Sometimes NOT buying can be just as big a decision.
In recent months, my wife and I seriously considered selling our home and upgrading to more space. Some of this process was documented in the occasional Neighborhood of the Week column as we “road tested” some of the considerations and advice that’s been offered to me by industry veterans, friends and family.
I showcased a few of our experiences at open houses. We spent several weekends this past spring carting our four children into strangers’ homes all around the area. We found most of the agents we met to be helpful, friendly and professional. One of them even offered me a great discount on beef.
In another column, I shared some experiences interviewing different agents and getting multiple opinions on the value of our current home. Some made home improvement suggestions in an effort to boost the asking price, while others urged expediency and minimal changes in order to strike hard on the market immediately. All of them recommended staging the home and removing the clutter. This is universal sound advice. Nobody wants to envision their new abode with creepy dolls and awkward family photos all over the place.
For a while there, it seemed like we would be going through the entire process of selling our current home and buying a new one, and I would have sporadic column fodder for Neighborhood of the Week for the rest of the year.
Then my wife and I sat down and studied the entire game board. Such a big decision deserves reflection and consideration. And sometimes not doing anything feels like a monumental decision point.
The pro-con spread of moving vs. staying wasn’t particularly dominant on either side. With everything we listed, the move column was probably 45 percent to the stay column at 55 percent. Still, some things matter more than others.
We ultimately decided to stay for now. Yes, we wanted more space for our kids. We wanted an actual master bathroom. We wanted a walk-in closet, and a bigger kitchen, and a place to store all my DVDs on a shelf (long live physical media!).
But we also love our neighborhood. We love the school our kids are zoned for, and we love being able to comfortably afford our mortgage, taxes and utilities.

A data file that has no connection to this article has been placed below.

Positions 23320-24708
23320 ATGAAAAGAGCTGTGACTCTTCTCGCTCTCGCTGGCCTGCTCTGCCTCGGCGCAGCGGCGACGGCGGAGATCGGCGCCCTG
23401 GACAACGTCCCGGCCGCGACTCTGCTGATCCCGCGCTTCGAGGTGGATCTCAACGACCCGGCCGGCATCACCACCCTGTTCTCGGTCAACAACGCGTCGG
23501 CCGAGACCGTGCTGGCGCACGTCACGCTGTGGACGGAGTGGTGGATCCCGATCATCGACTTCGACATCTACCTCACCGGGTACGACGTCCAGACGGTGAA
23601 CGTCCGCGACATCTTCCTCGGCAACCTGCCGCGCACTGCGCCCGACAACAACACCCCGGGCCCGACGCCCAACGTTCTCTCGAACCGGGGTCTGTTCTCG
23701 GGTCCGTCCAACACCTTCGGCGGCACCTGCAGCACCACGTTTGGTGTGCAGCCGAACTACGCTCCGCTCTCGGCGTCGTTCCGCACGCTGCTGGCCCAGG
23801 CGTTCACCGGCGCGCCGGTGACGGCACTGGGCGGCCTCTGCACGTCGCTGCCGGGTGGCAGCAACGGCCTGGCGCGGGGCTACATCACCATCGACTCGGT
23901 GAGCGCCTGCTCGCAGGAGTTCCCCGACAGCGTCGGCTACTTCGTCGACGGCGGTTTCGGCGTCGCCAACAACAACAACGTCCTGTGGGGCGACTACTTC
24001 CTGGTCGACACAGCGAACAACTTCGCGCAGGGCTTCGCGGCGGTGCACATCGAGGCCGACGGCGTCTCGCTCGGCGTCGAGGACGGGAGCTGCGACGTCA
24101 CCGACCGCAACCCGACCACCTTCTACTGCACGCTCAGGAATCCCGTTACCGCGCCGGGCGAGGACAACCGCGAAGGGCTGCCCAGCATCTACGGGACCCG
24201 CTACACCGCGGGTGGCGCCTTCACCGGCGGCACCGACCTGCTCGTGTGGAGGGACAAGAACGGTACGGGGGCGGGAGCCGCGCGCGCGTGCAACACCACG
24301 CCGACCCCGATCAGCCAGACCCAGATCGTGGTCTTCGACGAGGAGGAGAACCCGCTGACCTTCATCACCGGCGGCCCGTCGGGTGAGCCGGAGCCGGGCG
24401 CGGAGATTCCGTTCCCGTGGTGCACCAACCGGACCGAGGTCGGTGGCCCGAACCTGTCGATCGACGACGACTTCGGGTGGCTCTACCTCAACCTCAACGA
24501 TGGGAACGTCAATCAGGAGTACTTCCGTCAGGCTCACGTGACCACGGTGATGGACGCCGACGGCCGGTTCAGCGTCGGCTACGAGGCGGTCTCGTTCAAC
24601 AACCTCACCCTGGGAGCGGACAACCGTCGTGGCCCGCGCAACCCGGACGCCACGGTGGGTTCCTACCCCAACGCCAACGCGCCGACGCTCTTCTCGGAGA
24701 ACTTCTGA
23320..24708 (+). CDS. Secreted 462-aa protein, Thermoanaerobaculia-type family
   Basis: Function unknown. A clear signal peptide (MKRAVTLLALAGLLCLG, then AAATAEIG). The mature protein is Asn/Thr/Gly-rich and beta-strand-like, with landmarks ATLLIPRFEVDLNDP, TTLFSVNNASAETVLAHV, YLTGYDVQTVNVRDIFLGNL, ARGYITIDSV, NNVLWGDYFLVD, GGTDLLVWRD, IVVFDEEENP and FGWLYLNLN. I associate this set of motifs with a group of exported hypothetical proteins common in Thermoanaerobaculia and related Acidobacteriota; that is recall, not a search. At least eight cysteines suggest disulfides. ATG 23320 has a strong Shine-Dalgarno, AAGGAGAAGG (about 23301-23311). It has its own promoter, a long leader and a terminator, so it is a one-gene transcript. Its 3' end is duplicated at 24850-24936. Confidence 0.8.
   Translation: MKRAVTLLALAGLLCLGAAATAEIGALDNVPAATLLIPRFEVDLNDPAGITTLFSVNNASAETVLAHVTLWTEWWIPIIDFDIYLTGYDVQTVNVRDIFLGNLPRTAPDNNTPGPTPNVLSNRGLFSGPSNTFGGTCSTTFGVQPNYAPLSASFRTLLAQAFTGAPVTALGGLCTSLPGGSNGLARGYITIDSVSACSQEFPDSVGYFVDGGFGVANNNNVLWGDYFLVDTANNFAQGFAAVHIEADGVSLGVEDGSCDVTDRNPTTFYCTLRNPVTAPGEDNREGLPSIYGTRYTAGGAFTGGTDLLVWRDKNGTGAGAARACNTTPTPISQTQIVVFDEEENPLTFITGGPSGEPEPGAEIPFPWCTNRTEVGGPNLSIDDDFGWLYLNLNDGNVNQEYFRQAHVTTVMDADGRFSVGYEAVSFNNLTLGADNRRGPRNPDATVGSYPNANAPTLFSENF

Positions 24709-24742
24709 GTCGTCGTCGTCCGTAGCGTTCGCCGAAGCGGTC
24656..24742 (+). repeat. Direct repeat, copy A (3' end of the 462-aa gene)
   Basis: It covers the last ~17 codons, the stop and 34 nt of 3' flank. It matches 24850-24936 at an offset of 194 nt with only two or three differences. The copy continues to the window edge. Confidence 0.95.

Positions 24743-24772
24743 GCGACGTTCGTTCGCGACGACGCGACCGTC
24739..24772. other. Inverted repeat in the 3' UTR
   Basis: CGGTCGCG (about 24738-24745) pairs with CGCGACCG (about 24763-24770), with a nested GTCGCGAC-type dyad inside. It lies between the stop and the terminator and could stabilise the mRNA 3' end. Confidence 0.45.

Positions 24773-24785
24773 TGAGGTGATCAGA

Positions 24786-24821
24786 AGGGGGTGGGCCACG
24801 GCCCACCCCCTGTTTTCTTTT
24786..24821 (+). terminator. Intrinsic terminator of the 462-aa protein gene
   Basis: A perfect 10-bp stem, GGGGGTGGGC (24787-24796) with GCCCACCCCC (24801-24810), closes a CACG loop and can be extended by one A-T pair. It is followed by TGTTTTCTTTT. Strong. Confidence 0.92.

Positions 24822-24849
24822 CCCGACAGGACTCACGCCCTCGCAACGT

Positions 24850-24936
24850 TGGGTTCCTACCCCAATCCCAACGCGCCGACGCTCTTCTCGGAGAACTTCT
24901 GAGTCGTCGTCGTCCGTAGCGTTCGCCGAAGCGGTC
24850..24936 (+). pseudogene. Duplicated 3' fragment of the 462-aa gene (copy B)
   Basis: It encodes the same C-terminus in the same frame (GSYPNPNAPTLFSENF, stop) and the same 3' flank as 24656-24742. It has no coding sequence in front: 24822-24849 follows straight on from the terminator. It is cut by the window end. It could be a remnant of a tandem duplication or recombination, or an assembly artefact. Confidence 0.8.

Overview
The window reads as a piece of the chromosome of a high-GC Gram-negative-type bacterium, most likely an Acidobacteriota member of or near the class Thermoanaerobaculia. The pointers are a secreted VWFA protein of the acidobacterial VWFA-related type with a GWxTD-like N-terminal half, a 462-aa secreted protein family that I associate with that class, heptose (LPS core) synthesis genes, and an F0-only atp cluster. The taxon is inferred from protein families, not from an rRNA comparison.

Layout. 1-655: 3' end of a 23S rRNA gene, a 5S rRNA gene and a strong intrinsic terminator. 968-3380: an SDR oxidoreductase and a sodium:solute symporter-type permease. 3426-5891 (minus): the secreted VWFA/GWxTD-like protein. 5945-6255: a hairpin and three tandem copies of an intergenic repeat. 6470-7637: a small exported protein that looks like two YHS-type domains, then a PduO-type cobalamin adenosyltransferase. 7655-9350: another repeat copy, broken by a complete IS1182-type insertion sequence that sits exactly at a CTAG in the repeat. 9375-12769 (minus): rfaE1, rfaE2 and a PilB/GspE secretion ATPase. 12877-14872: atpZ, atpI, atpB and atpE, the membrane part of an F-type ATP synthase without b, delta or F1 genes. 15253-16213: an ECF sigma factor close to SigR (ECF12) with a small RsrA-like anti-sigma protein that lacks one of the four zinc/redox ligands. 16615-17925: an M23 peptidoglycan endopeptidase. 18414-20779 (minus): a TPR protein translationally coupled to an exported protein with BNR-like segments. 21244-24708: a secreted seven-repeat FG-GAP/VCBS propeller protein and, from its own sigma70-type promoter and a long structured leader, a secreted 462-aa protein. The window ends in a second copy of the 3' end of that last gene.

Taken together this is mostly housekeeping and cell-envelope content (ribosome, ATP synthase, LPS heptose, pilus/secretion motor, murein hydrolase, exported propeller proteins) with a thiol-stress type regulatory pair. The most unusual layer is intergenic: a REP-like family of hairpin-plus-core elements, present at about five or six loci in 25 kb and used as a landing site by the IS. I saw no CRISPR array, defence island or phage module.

We could have made good money on our home, but to upgrade put us either in a significantly more expensive mortgage or a less desirable neighborhood. Our current interest rate is better than a new one available today. Our neighborhood is trending up, and if we want to move next year or the year after that, we will likely be in an even better position.
Wants and needs are not the same thing. Yes, more space is nice, but realistically, we have space in our house right now that isn’t being utilized to its full potential. Nobody feels cramped. Of course that will likely change when these kids become teenagers, but I’ll let Future Me deal with that down the road.
We live in a culture where “more” and “bigger” is celebrated and envied. It can be easy to undervalue and under-appreciate what we already have. It’s easy to go to open houses with sprawling floor plans and dream about living larger, but ultimately you can’t measure happiness by square footage.
That little advice nugget gave me an idea. Greeting cards that say, “Congratulations on staying where you are!” or “Good is good enough!” “Way to reject the darker side of consumerism!” Hallmark will be hearing from me soon.
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Let us know about standout neighborhoods and developments that we may feature in an upcoming Neighborhood of the Week. Contact Tyler Wilson at firstname.lastname@example.org.
Real Estate Agents, take advantage of Neighborhood of the Week by sending in your suggestions for featured areas, including sites outside the normal confines of Coeur d’Alene, Post Falls and Hayden.